Exploring the Chinese kitchen has been my window to—and my celebration of—my own culture and heritage. Working with Mukta Das at the SOAS Food Studies Centre, I’ve been able to rediscover a cuisine that has transformed itself countless times over two millennia and is one of the most diverse culinary cultures in the world.

Still, to many people, the structure of Chinese food has remained unchanged, based on a 飯-菜-小吃 [fàn-càI-xiǎochī] or cooked grain-side dishes-snacks system. Some also say that the fundamental taste profile of Chinese food—based on the use of ginger, spring onion, and soy—has defined the flavour of Chinese food for just as long.

In reality, while some things have stayed the same, many things have changed. In fact, China has one of the most open and versatile food cultures in the world and has always embraced new ingredients and cooking techniques from the countries it borders, as well as through trade and tribute with places further afield.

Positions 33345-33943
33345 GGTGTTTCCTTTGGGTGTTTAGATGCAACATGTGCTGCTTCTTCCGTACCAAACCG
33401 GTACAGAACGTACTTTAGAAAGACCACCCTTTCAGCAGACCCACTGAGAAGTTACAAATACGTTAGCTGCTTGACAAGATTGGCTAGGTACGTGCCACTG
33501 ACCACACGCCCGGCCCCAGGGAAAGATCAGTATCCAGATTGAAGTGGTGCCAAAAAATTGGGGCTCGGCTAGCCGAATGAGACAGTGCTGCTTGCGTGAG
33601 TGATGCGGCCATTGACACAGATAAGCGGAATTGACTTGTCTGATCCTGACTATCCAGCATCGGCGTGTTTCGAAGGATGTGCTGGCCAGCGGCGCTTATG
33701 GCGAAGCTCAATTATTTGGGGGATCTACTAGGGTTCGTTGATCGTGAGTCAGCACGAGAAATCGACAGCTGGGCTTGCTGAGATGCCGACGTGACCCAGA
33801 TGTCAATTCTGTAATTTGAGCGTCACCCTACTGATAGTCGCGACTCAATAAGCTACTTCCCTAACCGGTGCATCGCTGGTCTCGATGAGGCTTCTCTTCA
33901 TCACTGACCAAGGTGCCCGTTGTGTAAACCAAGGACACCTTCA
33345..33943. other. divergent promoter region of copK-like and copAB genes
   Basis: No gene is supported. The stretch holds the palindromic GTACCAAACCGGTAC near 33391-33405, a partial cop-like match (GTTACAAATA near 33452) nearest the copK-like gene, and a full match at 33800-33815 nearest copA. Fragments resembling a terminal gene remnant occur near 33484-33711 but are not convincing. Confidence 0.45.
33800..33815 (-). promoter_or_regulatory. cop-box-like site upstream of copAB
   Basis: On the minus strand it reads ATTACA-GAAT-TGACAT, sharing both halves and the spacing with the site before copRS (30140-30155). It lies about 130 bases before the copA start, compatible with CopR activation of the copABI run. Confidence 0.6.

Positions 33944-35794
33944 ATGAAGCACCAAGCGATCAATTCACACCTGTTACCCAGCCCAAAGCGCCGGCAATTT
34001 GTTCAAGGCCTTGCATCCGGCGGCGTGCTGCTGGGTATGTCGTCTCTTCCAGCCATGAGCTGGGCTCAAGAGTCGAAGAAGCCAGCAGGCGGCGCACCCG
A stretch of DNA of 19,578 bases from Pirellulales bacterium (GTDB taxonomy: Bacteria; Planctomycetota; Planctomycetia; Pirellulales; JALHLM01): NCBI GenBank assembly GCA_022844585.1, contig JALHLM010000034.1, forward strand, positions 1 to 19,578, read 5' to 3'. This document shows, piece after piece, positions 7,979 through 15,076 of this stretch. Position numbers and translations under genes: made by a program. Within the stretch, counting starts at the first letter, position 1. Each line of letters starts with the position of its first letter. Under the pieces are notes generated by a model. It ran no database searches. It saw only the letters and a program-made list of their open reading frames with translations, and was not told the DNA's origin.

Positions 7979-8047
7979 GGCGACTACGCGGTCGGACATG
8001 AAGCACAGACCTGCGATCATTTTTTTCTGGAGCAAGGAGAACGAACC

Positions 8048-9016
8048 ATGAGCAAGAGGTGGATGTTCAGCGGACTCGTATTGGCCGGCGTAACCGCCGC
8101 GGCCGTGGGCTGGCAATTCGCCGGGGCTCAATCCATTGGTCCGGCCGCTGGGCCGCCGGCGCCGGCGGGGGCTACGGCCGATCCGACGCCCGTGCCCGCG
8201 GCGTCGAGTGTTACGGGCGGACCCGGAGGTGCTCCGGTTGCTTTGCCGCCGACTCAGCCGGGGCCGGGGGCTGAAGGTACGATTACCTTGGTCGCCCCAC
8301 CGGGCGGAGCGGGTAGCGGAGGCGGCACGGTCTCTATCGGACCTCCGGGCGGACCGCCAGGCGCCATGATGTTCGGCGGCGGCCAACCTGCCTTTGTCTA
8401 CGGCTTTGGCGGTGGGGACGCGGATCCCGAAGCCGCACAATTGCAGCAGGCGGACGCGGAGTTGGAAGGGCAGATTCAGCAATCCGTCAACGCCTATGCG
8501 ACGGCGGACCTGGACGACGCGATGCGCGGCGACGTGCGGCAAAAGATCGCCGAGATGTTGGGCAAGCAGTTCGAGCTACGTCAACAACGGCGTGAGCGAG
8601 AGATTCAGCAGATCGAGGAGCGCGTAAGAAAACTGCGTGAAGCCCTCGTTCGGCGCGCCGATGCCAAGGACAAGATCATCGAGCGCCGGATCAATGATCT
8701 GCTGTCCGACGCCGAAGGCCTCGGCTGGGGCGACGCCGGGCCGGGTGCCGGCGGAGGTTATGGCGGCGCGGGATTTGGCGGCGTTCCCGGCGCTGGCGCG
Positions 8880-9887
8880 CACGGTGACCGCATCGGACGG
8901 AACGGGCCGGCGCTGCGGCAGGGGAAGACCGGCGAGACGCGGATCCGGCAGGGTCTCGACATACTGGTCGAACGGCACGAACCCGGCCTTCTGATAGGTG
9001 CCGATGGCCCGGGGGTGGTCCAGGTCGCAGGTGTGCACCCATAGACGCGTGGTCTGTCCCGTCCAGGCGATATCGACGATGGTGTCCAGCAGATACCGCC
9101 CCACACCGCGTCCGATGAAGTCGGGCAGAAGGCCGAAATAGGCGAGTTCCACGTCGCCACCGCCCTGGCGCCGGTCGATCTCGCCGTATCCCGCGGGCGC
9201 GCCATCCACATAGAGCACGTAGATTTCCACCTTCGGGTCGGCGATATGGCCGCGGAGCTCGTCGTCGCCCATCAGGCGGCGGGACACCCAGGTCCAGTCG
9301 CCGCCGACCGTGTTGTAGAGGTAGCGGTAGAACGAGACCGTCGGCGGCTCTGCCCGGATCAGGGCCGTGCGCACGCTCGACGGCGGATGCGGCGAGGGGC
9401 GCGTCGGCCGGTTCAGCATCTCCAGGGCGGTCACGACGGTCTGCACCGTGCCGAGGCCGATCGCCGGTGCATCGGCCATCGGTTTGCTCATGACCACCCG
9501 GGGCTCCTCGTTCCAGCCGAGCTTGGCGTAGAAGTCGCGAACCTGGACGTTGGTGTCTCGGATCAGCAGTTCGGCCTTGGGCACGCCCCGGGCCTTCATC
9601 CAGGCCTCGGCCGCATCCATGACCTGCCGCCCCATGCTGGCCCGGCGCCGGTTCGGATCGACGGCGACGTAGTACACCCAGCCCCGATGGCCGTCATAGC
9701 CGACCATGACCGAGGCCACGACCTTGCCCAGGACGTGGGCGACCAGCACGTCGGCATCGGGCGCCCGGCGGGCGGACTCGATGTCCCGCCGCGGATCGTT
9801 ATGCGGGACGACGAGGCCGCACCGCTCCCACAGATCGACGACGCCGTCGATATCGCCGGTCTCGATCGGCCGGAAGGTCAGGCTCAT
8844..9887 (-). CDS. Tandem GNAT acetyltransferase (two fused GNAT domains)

To understand this openness in China’s food history, it is not enough to simply use the recipes we’ve unearthed from history books or examine archaeological finds, tomb murals, and paintings. After all, these records were left by scholars, scribes, storytellers, poets, eaters, and amateur cooks, and the voices of many thousands of chefs over two millennia are missing.

What is becoming clear is that elite kitchens possessed the kind of culinary knowledge that would compete with the knowledge of present-day chemists. With Mukta, I probe these recipes, looking at them from a chef’s perspective, seeking the inspiration that would have driven bygone-era chefs to serve up exceptional meals to their eager audience of gastronomes.

Inspired by our exploration into the kitchens of China, both past and present, I’m introducing new dishes to our menu. I hope you enjoy the fruits of our labour, both in the library and in the kitchen.

Andrew And Dr. Mukta Das, SOAS University Of London